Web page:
Ransomware is the name for malware that once installed on a computer, often unwittingly through clicking on links in spear phishing emails, encrypts and locks all of the victim’s data.  The cybercriminal then threatens to destroy the data unless a bounty is paid.  Last year we  experienced two massive ransomware attacks against millions of computers around the world.  These were the infamous WannaCry and Peta ransomware attacks.  While companies and government agencies are often the targets of ransomware, individuals are also targeted by this malware, as well. In fact, according to a recent report by the security firm Malwarebytes, ransomware attacks against consumers increased by 90% in 2017 from the previous year.
TIPS
Often ransomware attacks as well as other types of malware attacks are spread through phishing emails that lure unsuspecting people into clicking on malware infected links or downloading attachments tainted with malware.  As I am constantly reminding you, never click on links or download attachments until you have confirmed that they are legitimate.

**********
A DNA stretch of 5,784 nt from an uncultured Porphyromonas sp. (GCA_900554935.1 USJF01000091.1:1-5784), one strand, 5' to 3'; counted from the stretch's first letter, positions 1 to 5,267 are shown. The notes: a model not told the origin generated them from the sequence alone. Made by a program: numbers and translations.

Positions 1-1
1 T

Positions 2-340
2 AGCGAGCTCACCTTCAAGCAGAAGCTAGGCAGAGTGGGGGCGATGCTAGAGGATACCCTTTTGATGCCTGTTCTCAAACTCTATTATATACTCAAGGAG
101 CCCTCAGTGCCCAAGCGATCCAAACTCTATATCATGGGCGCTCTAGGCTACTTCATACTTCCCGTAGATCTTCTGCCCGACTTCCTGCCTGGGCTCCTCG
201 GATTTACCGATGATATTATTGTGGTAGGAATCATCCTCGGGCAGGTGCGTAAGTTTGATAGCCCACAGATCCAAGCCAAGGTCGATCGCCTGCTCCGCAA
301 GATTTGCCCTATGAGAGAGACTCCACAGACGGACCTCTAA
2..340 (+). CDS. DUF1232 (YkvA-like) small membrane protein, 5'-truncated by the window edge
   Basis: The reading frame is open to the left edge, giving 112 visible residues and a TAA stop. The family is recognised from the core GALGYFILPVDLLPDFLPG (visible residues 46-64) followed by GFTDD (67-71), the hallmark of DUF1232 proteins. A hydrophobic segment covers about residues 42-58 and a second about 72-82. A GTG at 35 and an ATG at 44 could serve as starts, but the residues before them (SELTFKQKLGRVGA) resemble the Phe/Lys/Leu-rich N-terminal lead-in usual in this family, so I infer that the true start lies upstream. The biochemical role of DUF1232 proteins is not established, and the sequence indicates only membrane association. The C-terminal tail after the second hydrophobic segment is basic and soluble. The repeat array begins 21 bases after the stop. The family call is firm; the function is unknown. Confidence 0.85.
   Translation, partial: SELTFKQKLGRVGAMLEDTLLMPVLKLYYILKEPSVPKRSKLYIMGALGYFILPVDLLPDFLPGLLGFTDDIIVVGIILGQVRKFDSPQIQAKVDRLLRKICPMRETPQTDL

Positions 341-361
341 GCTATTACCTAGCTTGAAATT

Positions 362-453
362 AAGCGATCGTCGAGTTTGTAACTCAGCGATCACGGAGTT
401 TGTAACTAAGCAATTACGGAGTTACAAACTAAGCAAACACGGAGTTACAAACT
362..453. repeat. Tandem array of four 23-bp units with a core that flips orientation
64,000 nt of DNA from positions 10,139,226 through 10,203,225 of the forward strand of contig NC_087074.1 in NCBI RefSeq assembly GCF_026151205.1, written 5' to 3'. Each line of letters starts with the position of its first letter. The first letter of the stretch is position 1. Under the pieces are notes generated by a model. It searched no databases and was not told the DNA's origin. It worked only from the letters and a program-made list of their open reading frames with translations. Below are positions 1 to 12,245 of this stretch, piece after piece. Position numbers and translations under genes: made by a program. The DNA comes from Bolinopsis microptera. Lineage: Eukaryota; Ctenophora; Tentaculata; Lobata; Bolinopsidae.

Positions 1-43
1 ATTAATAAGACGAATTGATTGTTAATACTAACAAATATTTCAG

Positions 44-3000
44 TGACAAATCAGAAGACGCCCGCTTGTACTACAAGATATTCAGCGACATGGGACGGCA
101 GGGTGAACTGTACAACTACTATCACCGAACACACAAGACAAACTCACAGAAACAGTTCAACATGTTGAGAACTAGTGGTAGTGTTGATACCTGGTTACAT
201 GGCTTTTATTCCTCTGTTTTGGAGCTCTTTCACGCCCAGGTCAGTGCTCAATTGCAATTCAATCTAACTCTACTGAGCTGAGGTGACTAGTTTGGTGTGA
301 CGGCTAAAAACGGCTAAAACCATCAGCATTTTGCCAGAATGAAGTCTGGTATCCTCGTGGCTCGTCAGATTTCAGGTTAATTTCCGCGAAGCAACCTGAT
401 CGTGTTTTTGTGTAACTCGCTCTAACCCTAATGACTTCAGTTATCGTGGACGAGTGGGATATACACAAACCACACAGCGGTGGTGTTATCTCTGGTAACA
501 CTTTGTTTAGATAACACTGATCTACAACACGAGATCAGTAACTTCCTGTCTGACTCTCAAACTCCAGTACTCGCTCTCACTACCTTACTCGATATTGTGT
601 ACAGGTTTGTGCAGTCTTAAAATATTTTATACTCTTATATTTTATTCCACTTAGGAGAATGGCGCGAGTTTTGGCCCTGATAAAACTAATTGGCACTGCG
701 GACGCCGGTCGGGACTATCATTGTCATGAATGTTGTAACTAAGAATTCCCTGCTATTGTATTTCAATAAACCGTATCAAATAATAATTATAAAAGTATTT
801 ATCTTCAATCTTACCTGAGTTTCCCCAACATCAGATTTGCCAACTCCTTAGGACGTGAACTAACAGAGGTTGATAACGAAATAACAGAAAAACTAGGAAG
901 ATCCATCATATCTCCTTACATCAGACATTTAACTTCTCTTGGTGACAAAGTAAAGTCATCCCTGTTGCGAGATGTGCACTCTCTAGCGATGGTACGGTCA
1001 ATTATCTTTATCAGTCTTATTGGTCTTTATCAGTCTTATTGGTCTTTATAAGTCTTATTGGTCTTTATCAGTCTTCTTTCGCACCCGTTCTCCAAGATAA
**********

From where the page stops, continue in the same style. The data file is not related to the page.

You also should update all of your electronic devices with the latest security updates and patches as soon as they become available, preferably automatically.  Many past ransomware attacks exploited vulnerabilities for which patches had already been issued.
As for protecting yourself specifically from ransomware, you should back up all of your data on at least two different platforms, such as in the Cloud and on a portable hard drive.